Powell muddies Fed’s monetary message to pacify markets for now

Powell muddies Fed’s monetary message to pacify markets for now

The Dow Jones Industrial Average on Friday jumped to a fresh peak as a trio of bankers, headlined by current Chairman Jerome Powell, underscored the health of the USA economy but also expressed an attentiveness to a market that has grown fragile amid a spate of interest-rate increases.

The central bank chief's remarks came on the heels of a report released Friday by the U.S. Bureau of Labor Statistics showing U.S. nonfarm payrolls rose by a seasonally adjusted 312,000 in December, well above the average monthly job gains of 254,000 for the last three months and the strongest average employment increase in more than two years.

"Despite this dovish tone, we are skeptical", Schenker said in a note.

By Rich MillerFederal Reserve Chairman Jerome Powell has managed to assuage fickle financial markets by muddying the central bank's monetary message. "The Fed has willfully ignored trade and interest rate risks while talking a hawkish game".

Stocks could be further pressured when companies report quarterly earnings later this month, according to DataTrek Research Co-Founder Nicholas Colas.

"Markets are expressing concerns about global growth in particular and trade negotiations", Powell said.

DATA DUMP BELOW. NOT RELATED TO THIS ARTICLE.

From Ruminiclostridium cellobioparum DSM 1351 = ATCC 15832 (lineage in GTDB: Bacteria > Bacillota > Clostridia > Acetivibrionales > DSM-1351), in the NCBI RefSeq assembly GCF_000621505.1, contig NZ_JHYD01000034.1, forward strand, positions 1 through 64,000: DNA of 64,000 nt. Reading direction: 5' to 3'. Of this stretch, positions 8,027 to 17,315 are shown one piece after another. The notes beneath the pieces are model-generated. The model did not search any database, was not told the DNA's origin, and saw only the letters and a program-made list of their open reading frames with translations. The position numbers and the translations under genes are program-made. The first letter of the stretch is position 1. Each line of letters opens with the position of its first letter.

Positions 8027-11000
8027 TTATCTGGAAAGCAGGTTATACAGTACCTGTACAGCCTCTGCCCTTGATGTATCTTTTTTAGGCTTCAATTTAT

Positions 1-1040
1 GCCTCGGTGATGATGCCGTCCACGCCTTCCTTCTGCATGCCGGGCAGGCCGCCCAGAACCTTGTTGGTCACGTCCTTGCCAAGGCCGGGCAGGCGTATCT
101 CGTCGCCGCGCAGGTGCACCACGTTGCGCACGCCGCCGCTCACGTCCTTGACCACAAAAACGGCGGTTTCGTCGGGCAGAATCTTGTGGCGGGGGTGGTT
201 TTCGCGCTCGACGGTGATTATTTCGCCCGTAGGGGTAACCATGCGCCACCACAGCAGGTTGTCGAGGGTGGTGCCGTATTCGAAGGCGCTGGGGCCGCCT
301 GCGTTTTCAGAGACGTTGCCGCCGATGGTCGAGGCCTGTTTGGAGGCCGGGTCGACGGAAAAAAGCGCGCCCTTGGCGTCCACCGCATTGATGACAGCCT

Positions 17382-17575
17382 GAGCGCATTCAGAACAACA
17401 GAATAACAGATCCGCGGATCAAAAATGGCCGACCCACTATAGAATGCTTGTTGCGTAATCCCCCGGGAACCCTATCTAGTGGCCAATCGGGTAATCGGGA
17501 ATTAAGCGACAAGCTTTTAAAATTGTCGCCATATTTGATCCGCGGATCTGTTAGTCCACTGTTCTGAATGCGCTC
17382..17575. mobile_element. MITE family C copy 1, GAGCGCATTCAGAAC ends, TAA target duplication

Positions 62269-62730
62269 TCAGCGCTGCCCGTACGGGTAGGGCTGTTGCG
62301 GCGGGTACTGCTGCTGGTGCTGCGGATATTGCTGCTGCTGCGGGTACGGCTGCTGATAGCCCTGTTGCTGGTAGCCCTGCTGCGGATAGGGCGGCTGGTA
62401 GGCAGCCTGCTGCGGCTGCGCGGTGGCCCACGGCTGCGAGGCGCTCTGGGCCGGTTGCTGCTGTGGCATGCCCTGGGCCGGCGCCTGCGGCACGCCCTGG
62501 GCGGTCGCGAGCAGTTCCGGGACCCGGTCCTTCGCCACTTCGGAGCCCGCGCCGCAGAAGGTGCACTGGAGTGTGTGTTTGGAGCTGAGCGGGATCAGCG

Federal Reserve Chair Jerome "Jay" Powell took steps to reassure financial markets on Friday, saying that the USA central bank would be "patient" about rate rises.


The S&P closed up 3.4 percent.

At the same time, he reassured investors of the Fed's flexibility.

"There is no pre-set path for policy", Powell said during an appearance at a conference of economists in Atlanta. This response no doubt helped the market to recover on Friday.

Dallas Fed President Robert Kaplan said on Thursday that planned rate hikes should be halted for now, while on Friday Mester said she sees only one or two rate hikes this year. Under the law that governs the Federal Reserve, a president can only remove a Fed chairman for cause.

"The Fed has got a communication problem" when it comes to the balance sheet, said Wrightson ICAP LLC chief economist Lou Crandall. Powell responded with a terse "No" when asked if he would resign if Trump requested him to do so.

The pace of Fed rate hikes and the lowering of the balance sheet, which tends to put upward pressure on interest rates, had both been concerns of investors in recent months. Asked if he had had any face-to-face meetings with Trump, Powell said he had not although he said previous Fed leaders have had discussions from time to time with previous presidents. But she said the turbulence may also stem from a different view of the economy than that shared by many Fed officials who feel confident US growth will remain on track for the next year, with labour markets still strong. No face-to-face meetings have been scheduled, he added.

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